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Today is World Press Freedom Day. Proclaimed in 1993 by the United Nations General Assembly, this day celebrates the field of journalism, freedom of speech, and newsrooms the world over. Celebrated annually, this day recognizes the work of journalists, editors, and publishers who sometimes risk their own lives to ensure accurate coverage of news and events.
Below, check out some of our notable alumni who have a shared passion for science and journalism.
Colliding passions: A scientist’s journey from lab to newsroom features Ike Swetlitz, Intel ISEF 2011 alum and a graduate of Yale University. Ike enrolled in both physics and journalism classes at Yale, and discovered that the lifestyle of a journalist best suited his personality. Now a Washington correspondent at STAT, the life sciences news organization owned by the Boston Globe, Ike writes about science and policy.
From science research to the Wall Street Journal features Michelle Hackman, a journalist at the Wall Street Journal’s Washington bureau, Michelle primarily writes about the Department of Education and national education policy. In high school and college she conducted research, including some studies on how our relationships with our smartphones resemble addicts and their devotion to drugs. Her work has appeared in a myriad of publications, including Vox, Nieman Reports, WSHU Public Radio, and the Pittsburgh Post-Gazette. She is a graduate of Yale University with a major in psychology.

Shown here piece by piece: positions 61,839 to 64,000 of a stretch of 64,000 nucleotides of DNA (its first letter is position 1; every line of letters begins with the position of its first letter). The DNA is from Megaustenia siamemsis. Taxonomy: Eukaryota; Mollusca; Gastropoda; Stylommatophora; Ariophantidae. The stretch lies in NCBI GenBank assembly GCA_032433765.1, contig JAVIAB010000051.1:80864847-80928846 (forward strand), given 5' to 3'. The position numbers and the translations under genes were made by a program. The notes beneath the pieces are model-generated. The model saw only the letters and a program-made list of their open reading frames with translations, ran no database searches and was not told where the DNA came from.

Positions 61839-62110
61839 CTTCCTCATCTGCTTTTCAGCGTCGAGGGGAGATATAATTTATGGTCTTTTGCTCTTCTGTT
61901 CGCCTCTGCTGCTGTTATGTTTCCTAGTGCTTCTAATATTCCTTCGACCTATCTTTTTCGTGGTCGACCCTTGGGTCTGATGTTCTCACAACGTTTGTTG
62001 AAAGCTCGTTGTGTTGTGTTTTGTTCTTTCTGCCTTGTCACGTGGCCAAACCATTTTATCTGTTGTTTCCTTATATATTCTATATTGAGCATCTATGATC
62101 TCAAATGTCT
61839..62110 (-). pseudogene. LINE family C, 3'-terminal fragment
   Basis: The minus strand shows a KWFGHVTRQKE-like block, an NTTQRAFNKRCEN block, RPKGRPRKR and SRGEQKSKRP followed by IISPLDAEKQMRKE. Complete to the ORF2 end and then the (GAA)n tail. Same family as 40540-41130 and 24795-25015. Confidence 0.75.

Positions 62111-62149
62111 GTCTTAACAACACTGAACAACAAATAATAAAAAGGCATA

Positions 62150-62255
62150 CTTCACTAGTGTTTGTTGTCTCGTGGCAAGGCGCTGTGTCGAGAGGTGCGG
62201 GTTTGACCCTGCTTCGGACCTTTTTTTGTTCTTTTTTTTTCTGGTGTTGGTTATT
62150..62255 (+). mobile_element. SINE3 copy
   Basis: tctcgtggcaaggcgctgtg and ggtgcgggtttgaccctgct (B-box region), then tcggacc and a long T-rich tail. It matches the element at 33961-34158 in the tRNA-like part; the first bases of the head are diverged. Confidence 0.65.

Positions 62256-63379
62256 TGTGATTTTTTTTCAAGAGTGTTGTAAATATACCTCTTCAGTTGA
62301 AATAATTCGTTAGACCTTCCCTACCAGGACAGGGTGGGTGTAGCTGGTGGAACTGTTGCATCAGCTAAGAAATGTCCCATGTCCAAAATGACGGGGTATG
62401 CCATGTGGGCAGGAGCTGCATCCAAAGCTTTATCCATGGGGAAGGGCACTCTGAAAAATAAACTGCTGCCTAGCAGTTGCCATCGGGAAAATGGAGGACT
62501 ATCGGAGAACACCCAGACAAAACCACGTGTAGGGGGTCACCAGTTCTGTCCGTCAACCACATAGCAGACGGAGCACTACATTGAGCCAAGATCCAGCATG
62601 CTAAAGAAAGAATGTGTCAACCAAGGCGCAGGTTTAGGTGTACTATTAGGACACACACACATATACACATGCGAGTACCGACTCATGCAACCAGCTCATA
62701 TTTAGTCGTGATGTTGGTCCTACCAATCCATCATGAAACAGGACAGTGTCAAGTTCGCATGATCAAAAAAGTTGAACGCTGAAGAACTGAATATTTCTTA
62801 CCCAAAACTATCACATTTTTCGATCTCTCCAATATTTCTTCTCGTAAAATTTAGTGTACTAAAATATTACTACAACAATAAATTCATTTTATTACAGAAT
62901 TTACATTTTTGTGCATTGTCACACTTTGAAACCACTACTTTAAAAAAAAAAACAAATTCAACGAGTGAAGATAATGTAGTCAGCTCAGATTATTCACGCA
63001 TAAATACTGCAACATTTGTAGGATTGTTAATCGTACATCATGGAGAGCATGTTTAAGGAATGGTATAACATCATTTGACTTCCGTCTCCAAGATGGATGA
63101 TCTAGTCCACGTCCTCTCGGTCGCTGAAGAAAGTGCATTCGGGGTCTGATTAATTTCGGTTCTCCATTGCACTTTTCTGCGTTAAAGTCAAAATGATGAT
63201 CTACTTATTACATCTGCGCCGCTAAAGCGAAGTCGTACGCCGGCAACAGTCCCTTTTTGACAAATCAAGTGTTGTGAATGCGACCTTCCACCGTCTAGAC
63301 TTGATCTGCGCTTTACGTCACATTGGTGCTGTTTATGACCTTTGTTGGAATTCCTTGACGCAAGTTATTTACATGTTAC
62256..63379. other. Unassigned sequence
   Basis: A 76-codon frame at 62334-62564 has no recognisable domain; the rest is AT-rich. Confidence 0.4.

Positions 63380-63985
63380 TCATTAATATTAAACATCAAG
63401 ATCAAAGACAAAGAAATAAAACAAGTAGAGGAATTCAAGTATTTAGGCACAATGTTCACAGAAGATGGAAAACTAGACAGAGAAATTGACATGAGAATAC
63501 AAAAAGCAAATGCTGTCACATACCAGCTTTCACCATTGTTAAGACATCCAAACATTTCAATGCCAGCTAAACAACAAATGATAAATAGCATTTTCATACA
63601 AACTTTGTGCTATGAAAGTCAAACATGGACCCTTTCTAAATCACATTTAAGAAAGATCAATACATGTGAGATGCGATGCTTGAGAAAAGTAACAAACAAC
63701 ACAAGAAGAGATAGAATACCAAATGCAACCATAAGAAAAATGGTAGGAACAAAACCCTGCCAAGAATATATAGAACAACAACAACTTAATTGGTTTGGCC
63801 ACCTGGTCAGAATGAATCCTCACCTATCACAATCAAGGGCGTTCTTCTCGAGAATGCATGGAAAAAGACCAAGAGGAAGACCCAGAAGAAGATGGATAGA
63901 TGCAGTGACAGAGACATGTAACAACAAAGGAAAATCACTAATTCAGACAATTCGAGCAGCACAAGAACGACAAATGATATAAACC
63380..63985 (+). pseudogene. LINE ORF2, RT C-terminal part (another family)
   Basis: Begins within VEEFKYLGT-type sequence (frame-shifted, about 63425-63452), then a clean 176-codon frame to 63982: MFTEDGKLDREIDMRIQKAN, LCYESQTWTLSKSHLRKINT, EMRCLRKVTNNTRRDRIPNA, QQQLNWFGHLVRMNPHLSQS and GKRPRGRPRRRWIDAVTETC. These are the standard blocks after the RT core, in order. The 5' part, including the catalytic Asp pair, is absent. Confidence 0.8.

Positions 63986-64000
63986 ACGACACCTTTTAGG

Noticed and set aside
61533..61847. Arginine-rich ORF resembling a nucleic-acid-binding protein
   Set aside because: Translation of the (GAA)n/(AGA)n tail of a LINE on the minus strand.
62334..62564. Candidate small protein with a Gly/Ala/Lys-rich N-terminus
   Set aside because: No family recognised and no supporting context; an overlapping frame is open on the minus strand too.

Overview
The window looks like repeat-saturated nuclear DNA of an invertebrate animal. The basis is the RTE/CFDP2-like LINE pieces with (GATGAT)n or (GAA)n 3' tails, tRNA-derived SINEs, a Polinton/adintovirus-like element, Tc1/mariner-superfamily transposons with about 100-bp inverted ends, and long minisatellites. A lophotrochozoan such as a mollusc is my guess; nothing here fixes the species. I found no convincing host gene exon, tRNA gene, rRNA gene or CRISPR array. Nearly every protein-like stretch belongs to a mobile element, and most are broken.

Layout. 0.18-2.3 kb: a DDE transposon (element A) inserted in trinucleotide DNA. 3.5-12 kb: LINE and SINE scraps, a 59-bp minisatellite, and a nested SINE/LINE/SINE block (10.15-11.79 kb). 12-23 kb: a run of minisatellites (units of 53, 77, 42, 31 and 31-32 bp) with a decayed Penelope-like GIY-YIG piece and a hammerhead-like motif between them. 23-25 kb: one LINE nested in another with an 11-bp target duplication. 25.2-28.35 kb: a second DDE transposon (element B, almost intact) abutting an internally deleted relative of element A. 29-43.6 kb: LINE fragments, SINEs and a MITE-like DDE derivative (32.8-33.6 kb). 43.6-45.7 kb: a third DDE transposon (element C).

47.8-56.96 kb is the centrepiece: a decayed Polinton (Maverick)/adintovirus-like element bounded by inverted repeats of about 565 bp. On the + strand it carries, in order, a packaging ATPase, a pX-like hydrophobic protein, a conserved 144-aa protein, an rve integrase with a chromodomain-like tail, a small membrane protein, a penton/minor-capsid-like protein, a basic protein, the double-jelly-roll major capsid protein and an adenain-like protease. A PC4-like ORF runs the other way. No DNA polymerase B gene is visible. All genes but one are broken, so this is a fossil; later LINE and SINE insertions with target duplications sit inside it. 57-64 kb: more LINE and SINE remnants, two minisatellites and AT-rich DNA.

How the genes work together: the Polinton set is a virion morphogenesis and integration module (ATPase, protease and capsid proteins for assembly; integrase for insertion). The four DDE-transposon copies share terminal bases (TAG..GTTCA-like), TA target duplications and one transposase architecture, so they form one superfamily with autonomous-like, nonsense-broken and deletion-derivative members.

‘You’ll be fine if you don’t know what you want to do’: A variety of paths can lead to success features Jessica Stahl (Intel STS 2002), Director of Audio at The Washington Post. In an alumni panel during the Broadcom MASTERS 2017 competition, Jessica shared with the finalists how her science education benefitted her journalism career. She holds a MA from Johns Hopkins School of Advanced International Studies and a Bachelors from Princeton.
Former Intel STS Finalist and Reporter Gives Students Tips On Communicating with Media features Keith Winstein (Intel STS 1999) who was a news reporter for the Boston bureau of The Wall Street Journal from 2005 to 2009. There he focused on biomedicine. Before that, he was a reporter and editor at The Tech, MIT's student newspaper. Keith is currently an assistant professor of computer science at Stanford and holds four degrees from MIT, including a PhD in computer science.
For some students, science projects can be a one-time endeavor—they pick a topic to study in-depth and then move on to other scientific subjects that intrigue them.
Engaging in science research can impart a variety of skills—problem-solving, critical thinking, collaboration and effective communication, to name a few.
Society alumni gathered at the St. Regis Hotel in Washington, DC last month to tune into a vibrant panel of Science Talent Search (STS) alumni.